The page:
In 1965, two rival dating programs were founded at Harvard. People found love, but — in a precursor of Facebook — things quickly degenerated into rivalry and backbiting.
What did people do before Internet dating? Dating services. Which, in the days of single-sex schools, must have seemed like a potential goldmine. So much so that two groups of Harvard students had the brainstorm at the same time. Writing in GQ, Dan Slater lays the scene.
Though computer-dating was still a new concept in 1965-back then, the answers to personality questionnaires were converted into punch cards which were then fed into computers the size of small cars-two rival outfits had already popped up at Harvard: Operation Match and Contact Incorporated. Very little distinguished the two companies. Operation Match sold its questionnaires for $3. Contact charged $4. The Operation Match questionnaire was somewhat playful. Contact posed more serious questions. (One Operation Match survey question, "My race is...," had only three options: Caucasian, Oriental, or Negro.) Still, both aimed to expand the campus dating pool from Wheaton to Wellesley, from Pembroke to Mount Holyoke.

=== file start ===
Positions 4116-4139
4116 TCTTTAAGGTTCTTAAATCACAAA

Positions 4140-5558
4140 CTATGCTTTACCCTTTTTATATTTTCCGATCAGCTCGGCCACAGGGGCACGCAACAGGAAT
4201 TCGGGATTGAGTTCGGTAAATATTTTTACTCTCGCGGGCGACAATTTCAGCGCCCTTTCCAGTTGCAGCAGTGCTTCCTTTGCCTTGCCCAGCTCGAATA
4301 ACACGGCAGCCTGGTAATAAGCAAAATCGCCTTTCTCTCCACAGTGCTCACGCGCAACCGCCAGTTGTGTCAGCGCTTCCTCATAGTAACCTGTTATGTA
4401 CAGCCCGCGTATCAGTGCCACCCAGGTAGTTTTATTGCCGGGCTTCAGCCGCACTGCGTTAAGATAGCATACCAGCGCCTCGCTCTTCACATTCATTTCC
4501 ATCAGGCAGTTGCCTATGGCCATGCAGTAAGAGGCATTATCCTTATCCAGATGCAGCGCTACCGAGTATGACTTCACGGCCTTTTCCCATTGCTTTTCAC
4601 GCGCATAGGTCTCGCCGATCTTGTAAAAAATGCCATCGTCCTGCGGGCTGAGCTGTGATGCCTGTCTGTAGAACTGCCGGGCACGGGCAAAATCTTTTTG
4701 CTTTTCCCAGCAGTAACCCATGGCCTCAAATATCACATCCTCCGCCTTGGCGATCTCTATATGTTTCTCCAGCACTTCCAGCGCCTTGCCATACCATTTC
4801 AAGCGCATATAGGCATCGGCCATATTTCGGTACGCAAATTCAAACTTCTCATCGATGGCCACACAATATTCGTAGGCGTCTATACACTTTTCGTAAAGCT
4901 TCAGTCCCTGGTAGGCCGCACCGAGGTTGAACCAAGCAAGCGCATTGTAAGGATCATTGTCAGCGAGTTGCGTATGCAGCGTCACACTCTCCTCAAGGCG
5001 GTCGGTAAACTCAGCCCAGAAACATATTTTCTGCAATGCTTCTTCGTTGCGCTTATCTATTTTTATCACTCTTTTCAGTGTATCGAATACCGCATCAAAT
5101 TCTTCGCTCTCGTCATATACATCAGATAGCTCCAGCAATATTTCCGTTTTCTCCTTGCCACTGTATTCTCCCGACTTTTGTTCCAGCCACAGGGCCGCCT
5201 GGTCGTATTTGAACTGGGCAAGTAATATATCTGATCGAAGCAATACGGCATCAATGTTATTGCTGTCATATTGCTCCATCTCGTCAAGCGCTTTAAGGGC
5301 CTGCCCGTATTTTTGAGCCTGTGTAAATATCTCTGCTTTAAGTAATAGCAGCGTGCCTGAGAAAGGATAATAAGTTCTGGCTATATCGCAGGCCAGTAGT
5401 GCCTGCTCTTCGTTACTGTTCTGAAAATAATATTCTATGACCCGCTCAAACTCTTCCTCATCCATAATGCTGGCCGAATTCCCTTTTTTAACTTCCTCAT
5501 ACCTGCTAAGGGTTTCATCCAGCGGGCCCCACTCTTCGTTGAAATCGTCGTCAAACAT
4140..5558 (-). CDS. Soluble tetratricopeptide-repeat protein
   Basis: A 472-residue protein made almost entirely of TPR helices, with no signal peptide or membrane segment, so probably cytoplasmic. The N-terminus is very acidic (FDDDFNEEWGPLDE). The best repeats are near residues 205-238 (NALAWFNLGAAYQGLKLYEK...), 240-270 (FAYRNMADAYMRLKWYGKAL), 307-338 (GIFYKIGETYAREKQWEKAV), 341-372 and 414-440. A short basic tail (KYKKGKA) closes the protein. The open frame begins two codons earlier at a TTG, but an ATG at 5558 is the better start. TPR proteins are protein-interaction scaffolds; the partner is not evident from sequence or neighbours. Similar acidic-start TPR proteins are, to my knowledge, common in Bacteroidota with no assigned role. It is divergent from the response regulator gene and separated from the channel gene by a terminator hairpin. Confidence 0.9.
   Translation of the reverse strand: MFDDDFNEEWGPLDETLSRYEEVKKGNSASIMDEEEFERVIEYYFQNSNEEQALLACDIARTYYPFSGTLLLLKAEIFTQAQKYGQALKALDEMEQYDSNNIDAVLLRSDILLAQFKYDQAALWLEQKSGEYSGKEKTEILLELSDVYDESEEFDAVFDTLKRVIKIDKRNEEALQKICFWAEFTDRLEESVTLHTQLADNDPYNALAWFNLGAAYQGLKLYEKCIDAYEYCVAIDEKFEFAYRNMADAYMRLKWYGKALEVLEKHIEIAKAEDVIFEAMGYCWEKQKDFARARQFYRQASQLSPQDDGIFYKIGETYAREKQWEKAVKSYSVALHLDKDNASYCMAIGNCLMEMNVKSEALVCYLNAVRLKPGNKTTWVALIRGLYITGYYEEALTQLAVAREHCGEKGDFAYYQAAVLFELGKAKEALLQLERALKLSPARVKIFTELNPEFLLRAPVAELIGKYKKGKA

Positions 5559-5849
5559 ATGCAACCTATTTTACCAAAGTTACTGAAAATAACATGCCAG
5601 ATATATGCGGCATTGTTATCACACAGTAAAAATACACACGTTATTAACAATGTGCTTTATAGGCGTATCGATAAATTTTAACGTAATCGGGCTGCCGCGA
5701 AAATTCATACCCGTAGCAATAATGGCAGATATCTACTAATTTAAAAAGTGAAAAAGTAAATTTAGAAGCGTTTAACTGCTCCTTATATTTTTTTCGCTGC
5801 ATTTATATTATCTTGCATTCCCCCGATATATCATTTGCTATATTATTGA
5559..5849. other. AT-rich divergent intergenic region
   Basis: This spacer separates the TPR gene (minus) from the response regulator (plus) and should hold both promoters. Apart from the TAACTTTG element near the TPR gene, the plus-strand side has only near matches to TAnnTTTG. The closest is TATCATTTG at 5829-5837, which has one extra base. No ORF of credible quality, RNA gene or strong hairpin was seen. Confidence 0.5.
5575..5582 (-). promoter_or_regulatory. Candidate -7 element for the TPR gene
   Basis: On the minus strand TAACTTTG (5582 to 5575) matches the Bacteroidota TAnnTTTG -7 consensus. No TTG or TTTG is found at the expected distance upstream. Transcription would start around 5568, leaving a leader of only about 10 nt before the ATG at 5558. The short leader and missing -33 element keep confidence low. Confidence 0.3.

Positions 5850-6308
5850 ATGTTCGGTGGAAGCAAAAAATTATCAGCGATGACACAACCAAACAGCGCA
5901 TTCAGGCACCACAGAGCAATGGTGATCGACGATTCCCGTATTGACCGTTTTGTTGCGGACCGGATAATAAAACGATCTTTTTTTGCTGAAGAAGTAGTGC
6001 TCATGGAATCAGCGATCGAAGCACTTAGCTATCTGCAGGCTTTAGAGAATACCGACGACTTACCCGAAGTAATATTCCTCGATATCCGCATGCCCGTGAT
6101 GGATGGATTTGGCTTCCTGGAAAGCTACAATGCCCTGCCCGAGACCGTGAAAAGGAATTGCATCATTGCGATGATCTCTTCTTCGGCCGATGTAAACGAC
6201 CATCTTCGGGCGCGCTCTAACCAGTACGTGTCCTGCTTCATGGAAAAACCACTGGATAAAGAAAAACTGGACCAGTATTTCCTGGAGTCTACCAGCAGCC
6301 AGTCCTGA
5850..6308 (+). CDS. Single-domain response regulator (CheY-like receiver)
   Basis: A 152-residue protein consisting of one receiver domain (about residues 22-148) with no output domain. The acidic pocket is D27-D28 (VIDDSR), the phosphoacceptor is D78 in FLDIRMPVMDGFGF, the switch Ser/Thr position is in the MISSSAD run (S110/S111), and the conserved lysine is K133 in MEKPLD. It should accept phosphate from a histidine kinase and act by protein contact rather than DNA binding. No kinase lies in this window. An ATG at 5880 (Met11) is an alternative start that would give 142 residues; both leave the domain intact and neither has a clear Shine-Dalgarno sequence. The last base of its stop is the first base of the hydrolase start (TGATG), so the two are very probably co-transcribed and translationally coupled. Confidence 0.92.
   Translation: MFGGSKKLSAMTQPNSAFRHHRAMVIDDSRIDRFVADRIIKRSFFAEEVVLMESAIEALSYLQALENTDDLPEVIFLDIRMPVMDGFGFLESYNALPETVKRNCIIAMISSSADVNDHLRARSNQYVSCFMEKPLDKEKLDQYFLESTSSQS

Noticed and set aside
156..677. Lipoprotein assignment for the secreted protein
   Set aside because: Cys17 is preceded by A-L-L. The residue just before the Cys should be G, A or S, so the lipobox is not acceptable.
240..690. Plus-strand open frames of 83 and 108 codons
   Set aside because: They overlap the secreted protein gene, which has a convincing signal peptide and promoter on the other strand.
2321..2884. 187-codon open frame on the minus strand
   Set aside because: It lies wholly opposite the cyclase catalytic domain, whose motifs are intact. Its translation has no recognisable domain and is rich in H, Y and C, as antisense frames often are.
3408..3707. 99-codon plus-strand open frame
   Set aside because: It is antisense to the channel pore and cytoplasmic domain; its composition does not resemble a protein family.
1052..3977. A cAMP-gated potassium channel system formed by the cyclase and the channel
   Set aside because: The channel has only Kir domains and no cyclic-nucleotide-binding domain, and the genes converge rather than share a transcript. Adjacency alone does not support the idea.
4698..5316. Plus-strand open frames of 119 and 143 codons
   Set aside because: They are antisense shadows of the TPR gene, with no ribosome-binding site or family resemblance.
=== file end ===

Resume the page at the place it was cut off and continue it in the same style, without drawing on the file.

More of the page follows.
Quickly, the two orgs lost sight of the bigger issue of helping people find love (or at least sex) and started warring. There was slander, undermining, trash-talk, and the occasional brawl. And ultimately, post-college, the founders all moved on — it was a lot harder, pre-Internet, to run a questionnaire-based service outside the confines of a campus. So, did it work? Well, kind of. But not without heartache. Recalls the founder of Operation Match,
Back then I was going out with a girl from Wellesley. I gave her a free questionnaire because she helped me distribute in the dorms there. When we ran the survey through the computer, she and I matched. That was exciting! But I forgot that she also received five other matches, including a guy from Amherst, whom she later dumped me for.
Plus ca change, as they say. At least today it's not assumed that a woman won't date a man from a younger class.
The Social Network: The Prequel [GQ]